Welcome to our ‘How to Yoga’ prop series! In this series of posts, we’ll be going through some of the different types of props you might be able to use in your yoga practice, and ways to use them. This isn’t by any means a definitive guide, because your prop use is only limited by your imagination! Everyone will find different things helpful for their practice, so take these ideas as inspiration to get creative in your own body.
And remember, under no circumstances does using props make your yoga ‘less’ than a yoga practice without props. They’re not aides or training wheels, they’re tools for you to explore. People at every stage of their yoga journey can use props to help support or extend their practice, and everyone deserves to do yoga that feels comfortable in their body.
Get comfy, because in this post we’re talking all about how to use yoga bolsters in your yoga practice!
Bolsters are often associated with restorative practices, like Yin yoga, but they’re also a fantastic tool to use in all kinds of practices to help you adapt or add to your poses.
They kind of resemble giant pillows, and come in a huge range of sizes, shapes, patterns, and firmness. Most commonly, they’re long cylindrical or oval shaped pillows, around 50-70cms long. Firmness really depends on personal preference and what you’re hoping to use it for. You don’t want them too squishy, otherwise they don’t provide much support!
Yoga bolsters are unfortunately on the more expensive side, but you can certainly achieve most of the uses by subbing for a couple of firmer pillows. Experiment around with what works and use your imagination!
The bolster in the pictures are from a wonderful Australian company called Stretch Now, and I highly recommend them!
1. Supporting Joints
Sore or weak joints are some of the most common complaints that people experience in their bodies and can be a barrier in a lot of yoga poses. Putting pressure on the wrists and knees in particular can be really difficult, and impact your whole practice, so bolsters can be a fantastic adaptive tool here.
The added height of the bolster means that you can use it as an extension of your arms. For example, you can hold the weight through your elbows rather than wrists, like in downward dog and cobra, as shown in the pictures below. You might also use the softness to pad the knees in poses like tabletop, camel, and any other poses that weight bear on your knees.
2. Lifting Hips
We spoke about this in our blog post about blocks, and the same principle applies here. Sitting can be tough on the hips, knees, and lower back, and end up being quite uncomfortable. Using a bolster for seated poses can lift your hips off the ground and give your legs a lot more space to open, and your spine some extra length. In the photos below, you can see an (exaggerated) example of the difference a bolster can make.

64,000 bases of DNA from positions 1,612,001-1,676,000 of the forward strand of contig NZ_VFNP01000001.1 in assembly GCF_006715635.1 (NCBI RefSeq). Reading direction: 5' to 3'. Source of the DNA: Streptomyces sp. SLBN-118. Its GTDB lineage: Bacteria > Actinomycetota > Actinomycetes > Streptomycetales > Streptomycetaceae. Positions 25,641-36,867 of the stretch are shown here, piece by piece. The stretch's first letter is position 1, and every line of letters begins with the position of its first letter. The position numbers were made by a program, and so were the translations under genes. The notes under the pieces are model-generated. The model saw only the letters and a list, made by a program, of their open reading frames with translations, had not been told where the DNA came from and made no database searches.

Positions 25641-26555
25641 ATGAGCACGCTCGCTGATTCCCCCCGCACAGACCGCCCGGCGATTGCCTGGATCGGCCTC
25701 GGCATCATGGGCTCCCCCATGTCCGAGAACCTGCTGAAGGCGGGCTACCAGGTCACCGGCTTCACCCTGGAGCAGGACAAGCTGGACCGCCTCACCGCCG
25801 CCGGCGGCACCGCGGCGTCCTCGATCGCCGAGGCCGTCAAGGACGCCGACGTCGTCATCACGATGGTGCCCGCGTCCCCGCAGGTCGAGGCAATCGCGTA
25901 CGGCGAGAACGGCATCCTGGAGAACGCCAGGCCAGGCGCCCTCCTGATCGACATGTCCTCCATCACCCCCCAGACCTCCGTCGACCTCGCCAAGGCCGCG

I actually prefer using the bolster rather than a block for this, and if you look at some of my photos and videos on social media and the website, you’ll see that I usually have a bolster to sit on, especially during breathing practices!
As we’ve seen with other props, bolsters can be fantastic for grounding. Particularly because they have some weight to them, the sensory feedback is a great element to anchor the attention. In savasana and meditation using the bolster on your body can add that extra layer of deep relaxation.
You can experiment around with the best uses for you, but my favourites are across the knees or belly (seated in a chair is great for across the knees, but there is no chair in the photos for obvious reasons). You might also lay your spine along the bolster to experience that different shape and comfort in your relaxation.
Inversions might sound intimidating, but in reality, an inversion is any position where your head is below your heart. This can get your blood circulating in new ways, calm your nervous system, and build strength. There are plenty of ways to make inversions more accessible, and bolsters can definitely be helpful here.
In the pictures you can see a couple of examples of how you might use a bolster in your inversion practice. My favourite way to learn crow balance is by squatting on the bolster and learning to rock your weight into your hands. Your body is essentially in the right position from here, and you can practice lifting your toes up to balance on your hands!
You can also use it as an extra boost to your legs up the wall inversion (shown as legs in the air below, for obvious reasons). And lastly, you could deepen your headstand or forearm stand practice by getting that extra height under your feet to shift your weight.